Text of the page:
The team that created Pomona’s Universal Pectin, a sugar-free, preservative-free, low-methoxyl citrus pectin, is celebrating their namesake, Pomona, this month. Pomona was the Roman goddess of fruitful abundance. Her name comes from the Latin word pomum, “fruit,” specifically orchard fruit. She watches over and protects fruit trees and cares for their cultivation.
Preserving with Pomona’s Pectin is the first official Pomona’s Universal Pectin cookbook and it explains how to use Pomona’s to create low sugar, or no sugar marmalades, preserves, conserves, jams, and jellies. The book includes many recipes, including the one we are sharing today.
Gingered Lemon-Fig Preserves
In this spectacular preserve, a touch of heat from the ginger and a little tartness from the lemons beautifully highlight the lushness of fresh, ripe figs. Try serving sandwiched between gingersnap cookies to accentuate its flavor profile. To ensure proper acidity levels, be sure to use commonly available, full-acid lemons such as Eureka or Lisbon lemons in this recipe.
Before You Begin:
Prepare calcium water. To do this, combine ½ teaspoon calcium powder (in the small packet in your box of Pomona’s pectin) with ½ cup water in a small, clear jar with a lid. Shake well. Extra calcium water may be stored in the refrigerator for future use.
Yield: 4 to 5 half-pint (8-ounce) jars
2 pounds ripe figs
2 tablespoons peeled, finely grated ginger root
7 medium lemons, divided
4 teaspoons calcium water
1¼ cups sugar
3 teaspoons Pomona’s pectin powder
1. Wash your jars, lids, and bands. Place jars in canner, fill canner 2/3 full with water, bring canner to a rolling boil, and boil jars for 10 minutes to sterilize them. (Add 1 extra minute of sterilizing time for every 1000 feet above sea level.) Reduce heat and allow jars to remain in hot canner water until ready to use. Place lids in water in a small sauce pan, heat to a low simmer, and hold until ready to use.
2. Rinse figs, remove stems, and slice them in half lengthwise. (Cut them into smaller pieces if you prefer, or if you’re working with large figs.) Combine figs in a saucepan with grated ginger.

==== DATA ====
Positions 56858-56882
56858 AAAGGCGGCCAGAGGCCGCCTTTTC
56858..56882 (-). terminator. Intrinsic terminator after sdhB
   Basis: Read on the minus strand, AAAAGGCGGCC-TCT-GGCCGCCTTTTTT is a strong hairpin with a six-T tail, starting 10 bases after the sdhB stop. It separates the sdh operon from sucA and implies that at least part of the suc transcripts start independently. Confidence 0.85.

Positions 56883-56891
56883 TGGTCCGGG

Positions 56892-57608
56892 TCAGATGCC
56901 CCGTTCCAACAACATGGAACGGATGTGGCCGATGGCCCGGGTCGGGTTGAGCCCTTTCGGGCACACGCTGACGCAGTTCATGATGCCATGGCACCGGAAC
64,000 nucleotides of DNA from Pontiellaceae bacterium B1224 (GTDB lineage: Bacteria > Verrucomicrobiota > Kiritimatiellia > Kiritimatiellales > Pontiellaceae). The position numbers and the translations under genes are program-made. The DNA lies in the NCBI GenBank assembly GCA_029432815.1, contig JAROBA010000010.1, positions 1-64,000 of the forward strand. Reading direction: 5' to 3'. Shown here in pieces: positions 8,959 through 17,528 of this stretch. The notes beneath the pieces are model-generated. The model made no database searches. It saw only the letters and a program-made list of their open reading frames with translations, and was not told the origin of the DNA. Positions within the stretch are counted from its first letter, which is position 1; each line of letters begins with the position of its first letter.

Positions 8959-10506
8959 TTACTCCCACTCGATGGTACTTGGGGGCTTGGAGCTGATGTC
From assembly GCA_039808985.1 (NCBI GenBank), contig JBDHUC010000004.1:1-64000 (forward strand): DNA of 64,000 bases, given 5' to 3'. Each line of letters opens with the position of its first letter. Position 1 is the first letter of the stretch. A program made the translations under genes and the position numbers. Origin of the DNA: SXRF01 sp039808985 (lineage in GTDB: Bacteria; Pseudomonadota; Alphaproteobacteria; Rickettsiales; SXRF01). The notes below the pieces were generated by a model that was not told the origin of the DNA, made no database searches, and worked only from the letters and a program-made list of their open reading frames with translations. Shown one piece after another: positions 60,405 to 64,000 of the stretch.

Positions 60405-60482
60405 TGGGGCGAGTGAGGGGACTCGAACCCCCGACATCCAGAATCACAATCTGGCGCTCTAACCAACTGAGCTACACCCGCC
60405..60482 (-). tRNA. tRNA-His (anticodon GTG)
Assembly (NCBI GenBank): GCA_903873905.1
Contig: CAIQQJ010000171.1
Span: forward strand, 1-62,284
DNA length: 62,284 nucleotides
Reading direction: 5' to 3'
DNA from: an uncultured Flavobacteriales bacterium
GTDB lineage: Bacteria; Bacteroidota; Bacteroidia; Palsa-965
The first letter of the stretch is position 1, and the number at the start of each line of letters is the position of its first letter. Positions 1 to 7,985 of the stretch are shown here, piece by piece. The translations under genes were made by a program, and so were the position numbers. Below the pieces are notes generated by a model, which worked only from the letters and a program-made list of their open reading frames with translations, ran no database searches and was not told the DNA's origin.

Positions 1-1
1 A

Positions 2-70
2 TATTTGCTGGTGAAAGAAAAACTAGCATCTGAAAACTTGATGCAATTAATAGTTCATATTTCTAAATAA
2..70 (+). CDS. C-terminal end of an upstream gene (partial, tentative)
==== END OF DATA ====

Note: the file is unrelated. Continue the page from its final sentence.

3. Wash lemons thoroughly. Using a vegetable peeler, slice off long pieces of the exterior of some of the lemon peels, avoiding the inner white part. Then, using a chef’s knife, slice these pieces into very thin strips about 1-inch long. Repeat this process until you have accumulated ¼ cup of thin, 1-inch long strips. Add these strips to the fig mixture.
4. Slice lemons in half and squeeze out their juice, discarding the remaining peels. Divide the juice, setting aside 1/3 cup for later use. Add the remaining quantity to the fig mixture.
5. Bring the fig mixture to a boil over high heat, reduce heat, and simmer, covered, for 12 to 15 minutes or until lemon peels are soft, stirring occasionally. Remove from heat.
6. Measure 4 cups of the cooked fig mixture and return the measured quantity to the saucepan. Add the reserved 1/3 cup lemon juice and calcium water and mix well.
7. In a separate bowl, combine sugar and pectin powder. Mix thoroughly and set aside.
8. Bring fig mixture back to a full boil over high heat. Slowly add pectin sugar mixture, stirring constantly. Continue to stir vigorously for 1 to 2 minutes to dissolve pectin while the preserves come back up to a boil. Once the preserves return to a full boil, remove from heat.
9. Can Your Preserves: Remove jars from canner and ladle jam into hot jars, leaving ¼ inch of headspace. Remove trapped air bubbles, wipe rims with a damp cloth, put on lids and screw bands, and tighten to fingertip tight. Lower filled jars into canner, ensuring jars are not touching each other and are covered with at least 1 to 2 inches of water. Place lid on canner, return to a rolling boil, and process for 10 minutes. (Add 1 extra minute of processing time for every 1000 feet above sea level). Turn off heat and allow canner to sit untouched for 5 minutes, then remove jars and allow to cool undisturbed for 12 to 24 hours. Confirm that jars have sealed, then store properly.
Grate That Ginger!
Using a paring knife or a vegetable peeler, slice the thin, brown skin off a chunk of fresh, firm ginger root. Then, using a fine mesh grater, grate the ginger root. Don’t peel the whole root at once—continue to peel as you go along, so that you don’t peel more than you need. Grating the ginger will create a good bit of juice; be sure to incorporate it into your measured quantity of grated ginger.